Studies of collective memory in sociology (Connerton, 1989; Jelin, 1995, 2001, 2002; Halbwachs, 1992; Levy 1999; Levy & Szaider, 2005, 2006; Misztal, 2003; Nora, 1996; Olick & Robins, 1998; Olick, 1999, 2003; Sarlo, 2005) investigate how social differentation and political power shape narratives of the past. Sociologists have been interested in the role performed by the media, politicians and cultural artefacts such as memorials, rituals, etc. in the processes of legitimisation of certain collective memories in detriment to others. Collective memories are not the sum of individual memories or the outcome of sharing autobiographical memories in a specific social setting. They are social representations which live “in the world” (Hirst & Manier, 2008), rather than in people’s minds. This perspective is focussed on exploring social processes which form and legitimate public representations of the past. In other words, collective memories can be thought of as a group of ideas, images and feelings relating to the past which are not stored in the minds of individuals, but in the cultural resources that they share. This approach supports the view that the narratives of the past are maintained through “sites of memory” (Nora, 1996), which basically consist of discourses, rituals, memorials and institutional practices. The place for memory, therefore, is the place of political struggle, which is commonly represented as a struggle against forgetting due to fact that societies which remember their mistakes in the past tend not to commit the same errors in the present or in the future. Memory, as opposed to silence or forgetting, obscures what is actually a contest between rival memories, each with their own oblivions. This underlies a struggle between competing memories, rather than a struggle against forgetting. This is why collective memory performs a central role at time of defining social identities (Jelin, 2002). This feature is crucial after periods of mass violence such as dictatorships involving mass political repression towards dissidents. In these social contexts, collective memories form social identities whose cohesión – most of time- is based on only one goal: the search for reparative justice (Levy 1999; Levy & Szaider, 2005, 2006).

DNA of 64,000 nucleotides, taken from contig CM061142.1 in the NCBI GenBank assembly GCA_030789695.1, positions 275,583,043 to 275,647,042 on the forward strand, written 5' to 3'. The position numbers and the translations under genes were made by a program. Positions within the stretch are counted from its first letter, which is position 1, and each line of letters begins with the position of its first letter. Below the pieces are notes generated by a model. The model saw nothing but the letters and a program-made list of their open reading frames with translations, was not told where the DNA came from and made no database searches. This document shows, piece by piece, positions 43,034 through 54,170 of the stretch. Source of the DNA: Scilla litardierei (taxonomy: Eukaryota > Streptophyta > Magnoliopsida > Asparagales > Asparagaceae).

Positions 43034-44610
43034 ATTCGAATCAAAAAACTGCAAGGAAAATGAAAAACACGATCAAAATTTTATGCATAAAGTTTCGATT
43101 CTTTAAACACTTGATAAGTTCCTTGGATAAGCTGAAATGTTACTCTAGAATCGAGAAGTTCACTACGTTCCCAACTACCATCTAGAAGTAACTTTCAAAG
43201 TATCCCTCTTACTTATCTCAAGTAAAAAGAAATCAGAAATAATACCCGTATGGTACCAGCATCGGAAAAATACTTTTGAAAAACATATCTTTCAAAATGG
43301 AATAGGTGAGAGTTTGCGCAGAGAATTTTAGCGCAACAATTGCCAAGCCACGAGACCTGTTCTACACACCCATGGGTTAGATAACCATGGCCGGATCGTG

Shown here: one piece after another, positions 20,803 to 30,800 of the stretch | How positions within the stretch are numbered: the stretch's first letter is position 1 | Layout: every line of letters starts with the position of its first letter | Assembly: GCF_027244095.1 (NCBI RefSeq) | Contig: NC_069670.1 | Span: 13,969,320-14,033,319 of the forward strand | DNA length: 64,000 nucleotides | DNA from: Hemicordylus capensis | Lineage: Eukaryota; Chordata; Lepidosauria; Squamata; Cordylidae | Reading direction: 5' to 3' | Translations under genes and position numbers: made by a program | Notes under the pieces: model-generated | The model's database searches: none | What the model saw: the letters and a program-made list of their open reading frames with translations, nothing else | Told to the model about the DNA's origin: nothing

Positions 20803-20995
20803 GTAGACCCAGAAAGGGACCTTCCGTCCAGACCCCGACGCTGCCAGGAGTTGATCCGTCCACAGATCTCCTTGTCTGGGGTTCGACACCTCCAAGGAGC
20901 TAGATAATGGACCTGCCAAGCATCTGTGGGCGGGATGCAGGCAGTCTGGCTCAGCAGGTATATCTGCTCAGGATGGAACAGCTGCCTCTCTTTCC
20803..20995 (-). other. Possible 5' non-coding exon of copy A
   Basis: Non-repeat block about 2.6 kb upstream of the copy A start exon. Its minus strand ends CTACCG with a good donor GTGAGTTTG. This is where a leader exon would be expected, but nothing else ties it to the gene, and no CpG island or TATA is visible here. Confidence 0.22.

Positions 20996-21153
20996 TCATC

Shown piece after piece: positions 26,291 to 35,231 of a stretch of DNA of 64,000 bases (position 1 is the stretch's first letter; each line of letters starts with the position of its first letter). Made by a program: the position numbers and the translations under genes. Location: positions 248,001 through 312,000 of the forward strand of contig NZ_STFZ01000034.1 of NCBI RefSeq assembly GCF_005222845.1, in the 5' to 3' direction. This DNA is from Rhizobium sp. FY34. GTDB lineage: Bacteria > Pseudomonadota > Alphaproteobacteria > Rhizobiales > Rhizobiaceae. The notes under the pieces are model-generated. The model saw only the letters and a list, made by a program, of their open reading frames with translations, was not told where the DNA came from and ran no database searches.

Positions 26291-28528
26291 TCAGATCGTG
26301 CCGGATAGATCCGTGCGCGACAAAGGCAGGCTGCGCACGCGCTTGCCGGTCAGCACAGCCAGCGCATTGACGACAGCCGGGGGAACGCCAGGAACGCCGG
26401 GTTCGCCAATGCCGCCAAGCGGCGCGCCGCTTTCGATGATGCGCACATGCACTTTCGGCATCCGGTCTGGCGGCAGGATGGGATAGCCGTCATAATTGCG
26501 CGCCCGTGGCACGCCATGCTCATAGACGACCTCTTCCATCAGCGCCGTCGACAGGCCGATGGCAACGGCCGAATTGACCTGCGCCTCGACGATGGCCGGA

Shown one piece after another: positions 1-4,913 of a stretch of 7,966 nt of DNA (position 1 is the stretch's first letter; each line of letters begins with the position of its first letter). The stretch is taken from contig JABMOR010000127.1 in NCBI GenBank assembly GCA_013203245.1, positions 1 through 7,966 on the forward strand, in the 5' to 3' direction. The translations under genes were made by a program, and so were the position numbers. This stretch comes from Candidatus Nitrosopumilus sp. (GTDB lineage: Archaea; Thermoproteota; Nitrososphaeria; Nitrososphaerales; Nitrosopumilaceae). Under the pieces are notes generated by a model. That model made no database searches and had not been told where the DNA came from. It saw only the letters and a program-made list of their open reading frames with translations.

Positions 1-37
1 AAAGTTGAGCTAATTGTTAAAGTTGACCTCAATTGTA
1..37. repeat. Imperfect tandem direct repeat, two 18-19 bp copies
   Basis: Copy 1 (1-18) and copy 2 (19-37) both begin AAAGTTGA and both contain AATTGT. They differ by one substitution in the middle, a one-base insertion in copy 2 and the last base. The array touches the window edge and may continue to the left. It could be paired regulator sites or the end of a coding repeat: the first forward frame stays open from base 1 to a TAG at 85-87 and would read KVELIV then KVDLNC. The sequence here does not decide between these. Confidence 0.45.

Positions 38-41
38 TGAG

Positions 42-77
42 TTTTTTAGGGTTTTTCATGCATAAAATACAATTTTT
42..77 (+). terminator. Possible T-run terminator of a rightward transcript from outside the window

Several scholars (Halbswachs, 1992; Jelin,2002) who locate collective memory “in the world” do not deny that individuals are responsible for retrieving those memories. However, they argue that those memories are always shaped and re-shaped through social frameworks that allow the emergence of some memories, leaving others in the dark. Moreover, within this approach there are scholars (Connerton, 1989; Olick & Robbins 1998; Olick, 2003, 2008a) who locate collective memories in cultural artefacts and social practices because it is there that they are. In other words, collective memories would be located in culture, understood as a symbolic system. For this approach, what matters most is to analyse both the way in which societies use their cultural resources of memory –narratives of the past, rituals, memorials, etc.- and the processes that make collective memories generate, legitimate, convey and transform the society.